Labour Shadow, Debbie Abrahams, urges the government to end its “shirker, scrounger rhetoric” but post-Brexit new Benefit shake up Looms.
Hate Speech in Millionaires’ far-Right Press.
Parliament today (BBC):
Shadow work and pensions secretary Debbie Abrahams urges the government to end its “shirker, scrounger rhetoric”.
She calls for cuts to the Employment Support Allowance Work Related Activity Group to be reversed, arguing that they target sick and disabled people.
She tells the House that the country is becoming “more and more unequal” and attacks the government for giving tax breaks to the “highest earners”.
Work and Pensions Minister Penny Mordaunt tells MPs that government is helping people to get out of their jobless situation “not just to endure it”.
She says that new money from the Treasury will be used to extend a hardship fund and adds that the government will help jobseekers with “work related costs”.
The debate comes to an end and MPs vote on Labour’s motion.
The result is expected at approximately 4.20pm.
I think we know already what that will be…..
Debbie Adams MP has already written this: No more “shirkers” or “scroungers” – let’s overhaul the culture of the benefits system (6th of October)
I’ve been campaigning to stop the Government’s punitive sanctions regime for nearly four years now, ever since the Coalition government introduced their new sanctions regime in 2012. I have quizzed the former secretary of state for work & pensions, Iain Duncan Smith, specifically on this issue, and have worked with people who have been affected by sanctions. These include Gill Thompson, whose brother, David Clapson, died after being sanctioned.
In January 2015, I managed to get the work and pensions select committee to agree to hold an inquiry on sanctions. The evidence was shocking. We heard of the sudden rise in sanctions, with 3.2m alone occurring between October 2012 and June 2014. Sanctions to people who were sick or disabled on Employment Support Allowance increased five-fold.
We heard from Jobcentre Plus advisers of sanction “targets” in order to get claimants “off-flow”, in benefits speak, which distorted the unemployment claimant count in the process. And we heard of the dramatic rise in foodbank use, with more than1m foodbank parcels in 2014, primarily as a result of sanctions. We heard in turn of the effects on the physical and mental health of claimants and their families.
The select committee made more than 20 recommendations, including stopping financial sanctions for people who were sick or disabled on ESA, or vulnerable in other ways, and setting up an independent body to investigate deaths associated with sanctions.
Unfortunately, the government refused to accept the select committee’s recommendations.
Since the inquiry, the government has been compelled to publish details of 49 claimants who died between 2012 and 2014, 10 of whom died following a sanction. It is still to publish reports on another nine claimant deaths since 2014. We have discovered that the government is watering down the guidance to jobcentre staff to identify and protect vulnerable claimants.
Meanwhile the following is worth thinking about.
Reports Andrew Grice in the Independent this afternoon.
The Institute for Fiscal Studies calculates that 11.5 million families, who were originally due to lose an average of £260 a year, are now likely to lose £360 because of higher inflation. The Government will save £4.6bn instead of £3.6bn.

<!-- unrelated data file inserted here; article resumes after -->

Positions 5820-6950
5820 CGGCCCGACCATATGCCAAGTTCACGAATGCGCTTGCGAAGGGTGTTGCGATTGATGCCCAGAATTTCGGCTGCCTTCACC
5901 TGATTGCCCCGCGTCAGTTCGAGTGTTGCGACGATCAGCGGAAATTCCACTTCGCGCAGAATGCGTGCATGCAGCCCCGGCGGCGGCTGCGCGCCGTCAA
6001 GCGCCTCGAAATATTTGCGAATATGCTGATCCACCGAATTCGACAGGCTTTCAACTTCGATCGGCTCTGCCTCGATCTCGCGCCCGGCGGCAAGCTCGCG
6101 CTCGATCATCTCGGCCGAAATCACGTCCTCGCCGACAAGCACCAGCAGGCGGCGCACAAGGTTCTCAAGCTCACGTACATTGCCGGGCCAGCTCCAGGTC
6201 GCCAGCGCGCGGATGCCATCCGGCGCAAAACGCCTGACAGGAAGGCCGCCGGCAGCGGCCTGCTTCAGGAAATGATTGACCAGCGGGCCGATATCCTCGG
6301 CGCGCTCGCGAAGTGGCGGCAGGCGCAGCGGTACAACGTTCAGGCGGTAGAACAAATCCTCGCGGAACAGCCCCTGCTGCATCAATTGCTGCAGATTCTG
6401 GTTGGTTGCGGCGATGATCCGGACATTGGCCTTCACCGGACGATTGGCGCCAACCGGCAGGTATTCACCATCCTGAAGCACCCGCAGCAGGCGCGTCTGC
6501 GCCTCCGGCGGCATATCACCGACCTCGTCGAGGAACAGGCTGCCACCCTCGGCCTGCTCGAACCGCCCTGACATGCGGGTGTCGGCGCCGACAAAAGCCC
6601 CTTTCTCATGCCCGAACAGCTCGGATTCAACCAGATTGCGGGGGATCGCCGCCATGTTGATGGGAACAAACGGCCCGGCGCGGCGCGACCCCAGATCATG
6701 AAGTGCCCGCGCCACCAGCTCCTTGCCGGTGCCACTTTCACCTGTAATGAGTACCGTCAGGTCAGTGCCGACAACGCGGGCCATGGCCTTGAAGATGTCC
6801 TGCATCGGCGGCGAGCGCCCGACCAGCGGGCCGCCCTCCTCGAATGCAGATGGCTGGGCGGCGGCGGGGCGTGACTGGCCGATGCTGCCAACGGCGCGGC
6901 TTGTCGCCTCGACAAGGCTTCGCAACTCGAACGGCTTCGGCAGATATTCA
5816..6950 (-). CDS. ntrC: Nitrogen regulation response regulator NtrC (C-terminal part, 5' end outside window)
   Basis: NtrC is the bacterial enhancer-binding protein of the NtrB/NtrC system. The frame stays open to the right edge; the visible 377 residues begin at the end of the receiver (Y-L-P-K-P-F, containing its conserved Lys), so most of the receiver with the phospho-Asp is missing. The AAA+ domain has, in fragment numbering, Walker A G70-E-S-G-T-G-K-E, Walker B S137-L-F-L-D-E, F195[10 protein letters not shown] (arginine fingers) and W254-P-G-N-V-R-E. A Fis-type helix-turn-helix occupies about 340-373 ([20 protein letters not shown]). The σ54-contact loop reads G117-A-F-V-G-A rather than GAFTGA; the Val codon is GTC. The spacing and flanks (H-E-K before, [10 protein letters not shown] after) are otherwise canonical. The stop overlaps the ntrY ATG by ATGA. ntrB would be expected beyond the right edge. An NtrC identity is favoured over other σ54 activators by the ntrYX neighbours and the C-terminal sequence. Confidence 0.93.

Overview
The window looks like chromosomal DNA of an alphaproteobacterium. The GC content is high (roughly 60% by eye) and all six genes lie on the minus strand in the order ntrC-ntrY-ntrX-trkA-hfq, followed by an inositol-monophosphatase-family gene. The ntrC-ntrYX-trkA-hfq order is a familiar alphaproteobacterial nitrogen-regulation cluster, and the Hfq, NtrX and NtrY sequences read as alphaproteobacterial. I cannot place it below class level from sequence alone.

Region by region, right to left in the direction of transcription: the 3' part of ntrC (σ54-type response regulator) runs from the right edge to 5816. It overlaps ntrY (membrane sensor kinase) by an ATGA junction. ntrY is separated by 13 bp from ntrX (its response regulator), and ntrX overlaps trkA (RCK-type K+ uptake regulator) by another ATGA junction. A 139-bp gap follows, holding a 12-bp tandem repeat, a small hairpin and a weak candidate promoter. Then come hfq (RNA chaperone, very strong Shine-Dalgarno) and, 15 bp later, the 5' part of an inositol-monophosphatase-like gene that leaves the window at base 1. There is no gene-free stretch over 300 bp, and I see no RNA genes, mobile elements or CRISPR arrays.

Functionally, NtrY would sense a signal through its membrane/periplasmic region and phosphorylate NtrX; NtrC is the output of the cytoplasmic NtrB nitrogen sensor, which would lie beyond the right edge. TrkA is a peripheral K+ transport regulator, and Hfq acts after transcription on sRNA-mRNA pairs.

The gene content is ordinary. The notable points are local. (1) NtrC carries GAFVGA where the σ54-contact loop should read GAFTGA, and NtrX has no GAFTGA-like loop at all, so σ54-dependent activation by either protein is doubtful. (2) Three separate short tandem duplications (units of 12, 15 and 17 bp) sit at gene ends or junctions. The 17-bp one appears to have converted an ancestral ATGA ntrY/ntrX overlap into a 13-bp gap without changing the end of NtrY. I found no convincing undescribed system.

Damian Green, the One Nation Conservative appointed Work and Pensions Secretary by Theresa May, has started to smooth some of the rougher edges of what can be a tough benefits system – as anyone who has seen Ken Loach’s I, Daniel Blake knows.
People with the most severe health conditions on Employment and Support Allowance will no longer face reassessments. On Wednesday, Green announced that jobseekers who are homeless or have a mental health condition will have immediate access to hardship payments if they are hit by a benefit sanction.
(NOTE: this leaves everybody else still at risk from the arbitary “police of JobCentre Plus).While these are welcome steps, the big picture emerging under the May Government is less flattering. We will know more about its intentions towards those on benefits next week when Philip Hammond delivers his Autumn Statement, the first economic update since the Brexit vote.
May pressed the Chancellor to do something for the “just managing” classes she promised to champion on becoming Prime Minister. After some tense negotiations, measures such as a freeze in fuel duty, cuts to air passenger duty and more help with childcare costs seem to be on the agenda.
Green has promised no further welfare cuts before the next general election. But that is not as generous as it sounds because £12bn of cuts are already in the pipeline. They include almost £3bn from reducing work allowances under Universal Credit – the amount families can earn before their benefits are scaled back. About three million people will lose an average of £1,000 a year, reducing the incentive to work for those striving that May wants to help.
Regarding these people as “claimants” misses the point; about two in three children growing up in poverty have at least one parent in work. The biggest challenge on welfare is in-work poverty, not so-called scroungers.
Hammond should stop the cut to work allowances by switching some of the £8bn earmarked for income tax cuts for the middle classes, which are likely to go ahead because they were promised in last year’s Tory manifesto. By 2020, the threshold for the 40p higher rate will rise to £50,000 and the personal allowance to about £12,500.